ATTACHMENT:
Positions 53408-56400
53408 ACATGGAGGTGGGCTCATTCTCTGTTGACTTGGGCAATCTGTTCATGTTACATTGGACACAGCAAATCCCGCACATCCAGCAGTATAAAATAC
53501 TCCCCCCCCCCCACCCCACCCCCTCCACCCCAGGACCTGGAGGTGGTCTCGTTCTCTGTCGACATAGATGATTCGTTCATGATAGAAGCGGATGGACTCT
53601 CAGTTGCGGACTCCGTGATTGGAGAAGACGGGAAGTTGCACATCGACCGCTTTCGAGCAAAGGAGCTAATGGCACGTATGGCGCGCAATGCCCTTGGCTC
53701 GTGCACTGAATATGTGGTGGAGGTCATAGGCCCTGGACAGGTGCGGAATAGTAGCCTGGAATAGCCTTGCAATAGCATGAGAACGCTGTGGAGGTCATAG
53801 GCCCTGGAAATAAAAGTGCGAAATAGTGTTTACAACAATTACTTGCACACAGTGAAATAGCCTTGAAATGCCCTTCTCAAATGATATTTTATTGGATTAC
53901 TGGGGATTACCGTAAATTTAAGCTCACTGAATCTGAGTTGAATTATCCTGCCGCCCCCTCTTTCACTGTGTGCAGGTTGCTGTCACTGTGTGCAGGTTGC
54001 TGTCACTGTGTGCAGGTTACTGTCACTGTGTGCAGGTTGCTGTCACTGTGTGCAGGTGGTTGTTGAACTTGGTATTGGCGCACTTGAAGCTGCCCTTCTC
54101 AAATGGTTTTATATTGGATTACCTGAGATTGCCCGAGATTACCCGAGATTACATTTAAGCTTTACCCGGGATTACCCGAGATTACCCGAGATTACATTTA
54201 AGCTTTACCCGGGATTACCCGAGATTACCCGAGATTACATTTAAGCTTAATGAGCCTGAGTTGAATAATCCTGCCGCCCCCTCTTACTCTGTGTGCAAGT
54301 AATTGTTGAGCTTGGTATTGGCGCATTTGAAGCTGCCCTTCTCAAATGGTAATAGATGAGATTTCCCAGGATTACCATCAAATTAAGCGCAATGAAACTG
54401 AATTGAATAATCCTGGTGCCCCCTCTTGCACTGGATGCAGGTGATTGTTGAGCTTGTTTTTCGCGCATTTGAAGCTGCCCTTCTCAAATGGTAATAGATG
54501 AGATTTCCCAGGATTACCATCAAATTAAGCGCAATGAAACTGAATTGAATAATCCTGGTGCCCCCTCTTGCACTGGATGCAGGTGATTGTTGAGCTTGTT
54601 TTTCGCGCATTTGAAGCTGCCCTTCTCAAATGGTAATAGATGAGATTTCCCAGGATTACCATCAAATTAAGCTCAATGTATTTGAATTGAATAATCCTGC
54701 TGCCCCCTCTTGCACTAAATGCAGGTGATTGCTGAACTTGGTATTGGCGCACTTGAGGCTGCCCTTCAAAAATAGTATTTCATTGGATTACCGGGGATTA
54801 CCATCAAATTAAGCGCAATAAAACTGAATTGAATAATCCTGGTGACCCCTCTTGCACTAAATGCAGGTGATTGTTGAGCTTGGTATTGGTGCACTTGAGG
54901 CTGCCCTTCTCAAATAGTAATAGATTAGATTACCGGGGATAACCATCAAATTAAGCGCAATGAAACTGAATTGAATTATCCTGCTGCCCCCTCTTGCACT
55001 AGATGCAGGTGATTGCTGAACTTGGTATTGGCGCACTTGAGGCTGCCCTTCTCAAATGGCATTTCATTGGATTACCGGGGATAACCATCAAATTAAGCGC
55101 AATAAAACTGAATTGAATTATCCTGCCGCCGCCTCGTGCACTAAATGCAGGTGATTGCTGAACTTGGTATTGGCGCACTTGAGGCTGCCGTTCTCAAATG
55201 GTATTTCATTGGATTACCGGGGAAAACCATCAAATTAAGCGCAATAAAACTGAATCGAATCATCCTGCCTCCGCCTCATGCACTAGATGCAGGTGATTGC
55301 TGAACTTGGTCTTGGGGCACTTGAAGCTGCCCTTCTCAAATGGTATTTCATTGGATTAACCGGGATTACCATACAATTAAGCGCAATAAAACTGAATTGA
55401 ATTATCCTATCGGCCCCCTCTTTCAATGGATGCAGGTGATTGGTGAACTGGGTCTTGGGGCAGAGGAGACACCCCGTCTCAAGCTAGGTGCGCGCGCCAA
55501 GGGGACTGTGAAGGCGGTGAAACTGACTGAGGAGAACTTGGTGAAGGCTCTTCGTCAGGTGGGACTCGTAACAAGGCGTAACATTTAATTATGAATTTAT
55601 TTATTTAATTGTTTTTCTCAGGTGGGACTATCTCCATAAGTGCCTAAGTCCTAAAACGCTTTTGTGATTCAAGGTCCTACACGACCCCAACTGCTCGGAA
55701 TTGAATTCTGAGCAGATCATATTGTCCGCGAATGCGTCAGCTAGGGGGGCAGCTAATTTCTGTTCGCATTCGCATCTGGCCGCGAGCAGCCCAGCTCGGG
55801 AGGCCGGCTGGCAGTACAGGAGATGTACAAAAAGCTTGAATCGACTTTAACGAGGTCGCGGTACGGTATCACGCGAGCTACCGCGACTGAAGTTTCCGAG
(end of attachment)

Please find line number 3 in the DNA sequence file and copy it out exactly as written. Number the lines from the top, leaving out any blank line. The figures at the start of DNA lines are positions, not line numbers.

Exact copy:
53501 TCCCCCCCCCCCACCCCACCCCCTCCACCCCAGGACCTGGAGGTGGTCTCGTTCTCTGTCGACATAGATGATTCGTTCATGATAGAAGCGGATGGACTCT